Thursday, July 25, 2019

Update: Deadly Rabbit Disease on Orcas Island now confirmed in feral rabbits

Chris McGann

RHDV2 has been confirmed in the feral rabbit population on
Orcas Island. WSDA is no longer asking for reports and
 collection of dead wild or feral rabbits on the island.
The Washington State Department of Agriculture (WSDA) has confirmed rabbit hemorrhagic disease virus 2 (RHDV2) in three feral domestic rabbits found dead on Orcas Island. The findings are part of the ongoing investigation into a case of RHDV2 confirmed on the island last week in pet rabbit that died suddenly.

RHD is a viral disease that causes sudden death in rabbits and can be spread through contact with infected rabbits, their meat or their fur, or materials coming in contact with them. It poses no human health risk.

Reporting dead wild or feral rabbits

Now that the disease has been confirmed in the feral population on Orcas Island, WSDA is no longer asking the public to contact our office for testing of the feral or wild rabbits there. WSDA would still like reports of rabbit mortality on any other island or the mainland to track the virus presence and movement.  Domestic rabbit owners who suspect their rabbits have died from RHDV2 are still urged to contact their veterinarian and the Washington State Veterinarian's Office.

When was the disease detected?

The Orcas Island outbreak response began on July 9, when the state vet's office received a report of a dead domestic pet rabbit from a veterinarian clinic on Orcas Island. The veterinarian and the owner suspected possible RHD and contacted the State Veterinarian’s Office. The remains of the dead rabbit were sent to state and federal animal disease labs for testing. On July 18, the U.S. Department of Agriculture’s (USDA) Animal and Plant Health Inspection Service (APHIS) confirmed the disease.


Following the confirmation of RHDV2, Acting State Veterinarian Dr. Amber Itle, went to Orcas Island to interview the pet owner, talk with local rabbit owners and look for evidence of the disease in the feral population. The infected property is currently under quarantine.

“I talked with several rabbit owners, a breeder, a local veterinarian clinic, an extension agent and an animal rehabilitation center in the area,” Dr. Itle said. “Their cooperation helped me get in contact with a resident who found several dead feral rabbits. After testing those rabbits, we are relatively confident the disease has taken hold in the feral population.  At this time, reports have been localized to a one-square-mile area. No further testing is necessary to confirm that fact.”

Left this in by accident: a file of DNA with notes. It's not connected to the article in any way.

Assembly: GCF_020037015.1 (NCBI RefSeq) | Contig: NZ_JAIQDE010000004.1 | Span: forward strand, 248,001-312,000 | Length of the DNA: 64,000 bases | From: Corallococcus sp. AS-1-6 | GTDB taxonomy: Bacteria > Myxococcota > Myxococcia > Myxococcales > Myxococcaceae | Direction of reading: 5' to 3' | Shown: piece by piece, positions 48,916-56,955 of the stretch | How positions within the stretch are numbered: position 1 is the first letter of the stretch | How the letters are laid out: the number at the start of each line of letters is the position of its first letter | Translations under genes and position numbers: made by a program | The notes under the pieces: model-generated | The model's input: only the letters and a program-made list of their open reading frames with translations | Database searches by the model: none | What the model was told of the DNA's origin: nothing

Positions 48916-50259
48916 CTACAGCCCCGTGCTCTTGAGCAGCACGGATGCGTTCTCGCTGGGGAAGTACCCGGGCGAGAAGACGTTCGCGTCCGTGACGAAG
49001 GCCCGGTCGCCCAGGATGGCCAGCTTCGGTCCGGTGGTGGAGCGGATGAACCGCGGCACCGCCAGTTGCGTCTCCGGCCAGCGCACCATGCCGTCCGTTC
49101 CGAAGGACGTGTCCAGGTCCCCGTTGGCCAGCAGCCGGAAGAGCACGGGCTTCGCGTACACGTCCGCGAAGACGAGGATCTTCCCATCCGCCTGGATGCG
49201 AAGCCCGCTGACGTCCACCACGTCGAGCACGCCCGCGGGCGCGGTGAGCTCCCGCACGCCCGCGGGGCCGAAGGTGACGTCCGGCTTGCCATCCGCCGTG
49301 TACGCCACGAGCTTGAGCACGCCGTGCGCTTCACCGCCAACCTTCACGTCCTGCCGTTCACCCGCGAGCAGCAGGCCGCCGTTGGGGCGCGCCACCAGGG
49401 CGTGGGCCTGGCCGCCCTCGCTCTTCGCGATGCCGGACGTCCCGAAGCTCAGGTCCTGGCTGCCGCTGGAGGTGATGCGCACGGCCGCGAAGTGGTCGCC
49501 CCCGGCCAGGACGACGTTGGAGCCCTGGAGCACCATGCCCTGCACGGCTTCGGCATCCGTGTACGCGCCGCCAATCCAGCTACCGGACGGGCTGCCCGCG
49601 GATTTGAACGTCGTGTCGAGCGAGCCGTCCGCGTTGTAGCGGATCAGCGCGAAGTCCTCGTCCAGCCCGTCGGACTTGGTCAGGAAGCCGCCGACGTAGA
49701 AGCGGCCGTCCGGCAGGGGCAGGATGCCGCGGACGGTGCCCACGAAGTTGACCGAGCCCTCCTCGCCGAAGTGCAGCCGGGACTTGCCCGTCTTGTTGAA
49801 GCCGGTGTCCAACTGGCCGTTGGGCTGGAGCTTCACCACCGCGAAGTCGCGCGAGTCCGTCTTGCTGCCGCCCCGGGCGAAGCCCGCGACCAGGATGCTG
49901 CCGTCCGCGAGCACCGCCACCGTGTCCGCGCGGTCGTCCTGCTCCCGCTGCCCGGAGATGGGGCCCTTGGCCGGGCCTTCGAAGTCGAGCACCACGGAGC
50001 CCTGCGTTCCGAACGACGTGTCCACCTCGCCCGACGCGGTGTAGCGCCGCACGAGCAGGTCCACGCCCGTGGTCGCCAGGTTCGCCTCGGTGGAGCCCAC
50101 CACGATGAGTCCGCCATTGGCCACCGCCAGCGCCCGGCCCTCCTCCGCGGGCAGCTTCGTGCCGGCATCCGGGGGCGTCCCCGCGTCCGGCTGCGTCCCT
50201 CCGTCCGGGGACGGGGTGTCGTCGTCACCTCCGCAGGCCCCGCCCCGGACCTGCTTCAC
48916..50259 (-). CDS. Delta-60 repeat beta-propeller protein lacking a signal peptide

How can I prevent the spread of RHDV2?
  • Wash and disinfect hands, clothing, gloves, footwear, cages and equipment between rabbits from different sources.
  • Quarantine new rabbits away from existing ones for 30 days.
  • Keep pet rabbits inside to avoid exposure to environments potentially contaminated by wild/feral rabbits or by people, vehicles or implements that can spread the disease.
  • Immediately contact your veterinarian if you suspect RHD or have sick or freshly dead rabbits.
  • If you have animals not freshly dead, bury them and clean and disinfect any associated shovels or other tools used and wash hands, gloves, footwear and clothes. 
  • If you cannot bury or compost them, double plastic bag them and dispose in a landfill.

Recent history of RHDV2

Prior to this detection, Canadian animal health officials confirmed the disease in feral rabbits in British Columbia in February, 2018. The disease has since been confirmed in 10 locations in and around Vancouver Island. The first case of RHD2 detected in the U.S. was last September in Ohio.

There are two main types of the virus, RHDV1 and RHDV2. The strain found in Ohio was similar to the Canadian RHDV2 strain.

Although RHD poses no risk to human health or other animals, hares, jackrabbits, and wild eastern cottontails may be susceptible to RHDV2. The rabbit that died on Orcas Island was a pet, 2-year-old, male dwarf rabbit. No other rabbits are on the property.

Rabbit owners who have questions about this disease should contact their veterinarians. If a case is suspected, veterinarians should contact APHIS or email to contact the State Veterinarian’s Office.

A vaccine for RHDV2 is not currently available in the U.S. Rabbit owners should practice good biosecurity measures to protect their animals from this disease, such as washing your hands before and after working with rabbits and not sharing equipment with other owners.

Avoid contact with wild or feral rabbits. We recommend burying dead rabbits to reduce the risk of disease transmission. Visit WSDA Ag Briefs for more information about RHD.

We recommend that no one move feral or domestic rabbits from Orcas Island.